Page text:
If You’re Bored, The Reader Is Bored

No, please, go on...

A great lesson I’ve learned through my writing is that I don’t have to write anything I don’t want to.  It’s my story, my characters, and if I find that I’m bored with what I’m trying to write, that’s my cue to step back and reevaluate what is going on in the story because something is wrong.  My excitement is key to pulling off the entire thing, like a one-woman heist.  Only instead of jewels or Cayman bank accounts, I want to steal the reader’s attention.

That’s actually probably harder than a jewel heist.

To keep someone’s attention the story has to move.  Stuff has to happen.  Characters need to engage their world with agency.  There can be introspective downtime, of course.  In fact, the readers will need that now and then to process what is going on in the story, and so do you, but you shouldn’t stay there.  Once the introspection is complete, it’s time to move again.  Stagnation leads to dead fish and bored readers who abandon the story in favor of something else.

In my last post, I talked about moving the story forward by having the character reach out and touch the world, by making choices and following through with them.  The other side of the coin is where the world reaches out to touch back.  And by world I mean everything but your character, and by touch I mean royally screw up their day and plans.  And possibly attempt to murder them, because what’s more exciting than that, right?

Interaction with the surrounding environment (actual environment, people, society, what have you) adds another layer of problems your character must deal with, because all sorts of possibilities arise and complicate the space between them and what they want.  Your character should not exist in a vacuum.  They have to come into contact with some outside force, preferably more than one, to keep them on their toes and the reader glued to the page to find out what happens next.  If the storm doesn’t kill your character, it might be the forest.  If not the forest, then it’s the bears.  If it’s not the bears, it’s the bear traps.  If it’s not the bear traps, it’s the illegal poachers looking to keep their profession secret so don’t count on them helping you out of your predicament.  And if not the poachers, then it’s the gangrene breeding in that cut you got during the storm and ignored through the forest, the bears, the bear traps, and the scary backwoods poachers who want your head on a stake.

Outside conflict introduces friction and tension into the narrative and works against the character’s inner desires and plans.  How will they deal with the problem?  Will they overcome, or succumb?

Exciting, exciting stuff.

When writing Count Your Crows, I wrote and rewrote the first chapter so many times I have close to 50,000 words total languishing in a folder labeled CUT SCENES.  Every one of them took me only so far and then lost their luster.  I realized (eventually) that I was putting off what I wanted to write for later, and trying to shape the beginning into something more…I guess professional looking?  I already had plans to publish it, so I got ahead of myself and was expecting perfection in a draft, as well as subconsciously comparing unpolished story to rigorously edited final versions of other people’s work.  My expectations got me scared and I tried to play it safe with where the story went, what the characters did, which made me bored.  When I figured out what I was doing I decided to say, fuck that noise, and started from scratch with the scene I was most looking forward to.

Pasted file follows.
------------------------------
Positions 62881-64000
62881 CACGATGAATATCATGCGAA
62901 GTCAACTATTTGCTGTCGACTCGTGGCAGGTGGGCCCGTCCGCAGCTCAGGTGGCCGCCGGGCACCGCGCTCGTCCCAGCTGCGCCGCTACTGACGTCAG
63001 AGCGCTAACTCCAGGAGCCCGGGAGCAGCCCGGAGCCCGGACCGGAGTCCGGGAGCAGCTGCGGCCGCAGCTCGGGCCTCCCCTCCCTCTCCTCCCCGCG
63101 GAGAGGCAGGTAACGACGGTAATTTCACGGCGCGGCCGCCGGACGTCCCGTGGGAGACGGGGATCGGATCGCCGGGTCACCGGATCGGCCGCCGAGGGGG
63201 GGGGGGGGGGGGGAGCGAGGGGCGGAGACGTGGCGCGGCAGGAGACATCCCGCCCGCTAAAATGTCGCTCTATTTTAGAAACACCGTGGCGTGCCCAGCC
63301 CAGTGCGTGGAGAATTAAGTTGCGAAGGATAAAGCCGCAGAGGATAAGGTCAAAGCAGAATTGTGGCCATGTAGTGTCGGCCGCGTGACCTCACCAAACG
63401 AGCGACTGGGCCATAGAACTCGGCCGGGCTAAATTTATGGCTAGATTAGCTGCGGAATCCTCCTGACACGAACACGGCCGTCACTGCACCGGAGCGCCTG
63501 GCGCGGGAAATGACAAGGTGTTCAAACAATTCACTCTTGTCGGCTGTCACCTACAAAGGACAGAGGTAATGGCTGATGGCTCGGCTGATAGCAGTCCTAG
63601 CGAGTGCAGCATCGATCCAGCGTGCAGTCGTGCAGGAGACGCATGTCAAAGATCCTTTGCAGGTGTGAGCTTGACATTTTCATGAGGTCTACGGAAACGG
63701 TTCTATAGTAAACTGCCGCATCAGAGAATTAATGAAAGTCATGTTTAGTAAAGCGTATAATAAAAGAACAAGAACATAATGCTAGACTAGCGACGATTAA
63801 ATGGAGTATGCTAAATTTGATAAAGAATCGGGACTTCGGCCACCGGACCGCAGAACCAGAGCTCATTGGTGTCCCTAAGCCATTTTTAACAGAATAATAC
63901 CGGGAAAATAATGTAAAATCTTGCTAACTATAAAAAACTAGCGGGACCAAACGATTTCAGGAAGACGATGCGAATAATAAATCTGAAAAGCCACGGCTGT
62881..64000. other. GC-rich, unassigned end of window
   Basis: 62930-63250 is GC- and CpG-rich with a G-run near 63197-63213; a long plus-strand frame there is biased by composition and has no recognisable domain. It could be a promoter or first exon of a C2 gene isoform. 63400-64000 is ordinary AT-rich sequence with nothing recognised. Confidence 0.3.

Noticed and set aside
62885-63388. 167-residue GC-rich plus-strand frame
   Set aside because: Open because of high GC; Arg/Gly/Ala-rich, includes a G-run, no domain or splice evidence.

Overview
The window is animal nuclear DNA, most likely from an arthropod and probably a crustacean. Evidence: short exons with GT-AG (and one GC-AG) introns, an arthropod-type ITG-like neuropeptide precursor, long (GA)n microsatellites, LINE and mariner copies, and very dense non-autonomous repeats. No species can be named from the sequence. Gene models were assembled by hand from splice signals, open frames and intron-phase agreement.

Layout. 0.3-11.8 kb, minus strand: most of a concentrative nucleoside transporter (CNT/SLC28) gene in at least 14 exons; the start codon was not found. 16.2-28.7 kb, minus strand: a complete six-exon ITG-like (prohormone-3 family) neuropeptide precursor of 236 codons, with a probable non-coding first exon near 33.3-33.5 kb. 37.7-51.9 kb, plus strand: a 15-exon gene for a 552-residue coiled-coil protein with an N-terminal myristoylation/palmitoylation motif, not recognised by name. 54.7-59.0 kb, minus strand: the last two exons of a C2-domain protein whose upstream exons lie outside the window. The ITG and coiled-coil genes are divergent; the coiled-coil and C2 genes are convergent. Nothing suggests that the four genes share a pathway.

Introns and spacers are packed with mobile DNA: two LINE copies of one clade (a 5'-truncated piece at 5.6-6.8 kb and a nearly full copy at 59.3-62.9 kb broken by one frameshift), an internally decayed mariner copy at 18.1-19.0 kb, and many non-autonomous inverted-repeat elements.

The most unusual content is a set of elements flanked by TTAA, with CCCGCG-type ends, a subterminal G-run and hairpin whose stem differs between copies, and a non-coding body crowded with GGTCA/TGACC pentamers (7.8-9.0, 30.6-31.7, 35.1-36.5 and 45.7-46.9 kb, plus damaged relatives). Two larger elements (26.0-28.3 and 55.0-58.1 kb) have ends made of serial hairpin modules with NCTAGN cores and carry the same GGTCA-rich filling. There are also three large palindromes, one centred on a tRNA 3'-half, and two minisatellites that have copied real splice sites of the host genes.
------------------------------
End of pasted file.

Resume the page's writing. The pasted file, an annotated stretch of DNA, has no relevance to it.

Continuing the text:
I stuck my character up a tree and trapped her there with a pack of hungry chupacabra below.

And it worked out awesomely.  I finished a chapter I was proud of and the story took off in a direction that was thrilling and prompted me to show up at the keyboard every day until the whole thing was done.   By shifting focus to have my character’s initial decisions meet the resistance of the world around her I created some pretty fun clusterfucks.  I also learned that imposing an expectation on a draft at the expense of the story was holding me back, not just here, but with other stories, as well.

Overall, re-educating myself to first and foremost have fun, and second to write selfishly, not only made the act of creation entertaining for me, it drew out a more authentic story and character.  Stories, after all, are not any one thing.  They come in all kinds of packages and formats.  They can be as short as three words or as long as a million.  You can write from one POV or many.  You can do it as poetry, as song, in traditional books or digital.  You can write it all at once or in increments, write it from the middle out or from end to beginning.  There is no limit to what kind of character and human, or non-human, experience you write.  Just so long as it’s entertaining and you enjoy it.  Because you, you are the first reader.  Before it finds its way into anyone else’s hands, your story must first entertain you.

So go.  Get excited.  Throw out what isn’t working and write what does, no matter how crazy it feels, or unprofessional, or different.  Write your story in a way that keeps you interested.

Because, honestly?  You’re the only one who can.

Other Resources:

Don’t Go With The Flow

Write The Ending First

Character Roulette: The Art of POV

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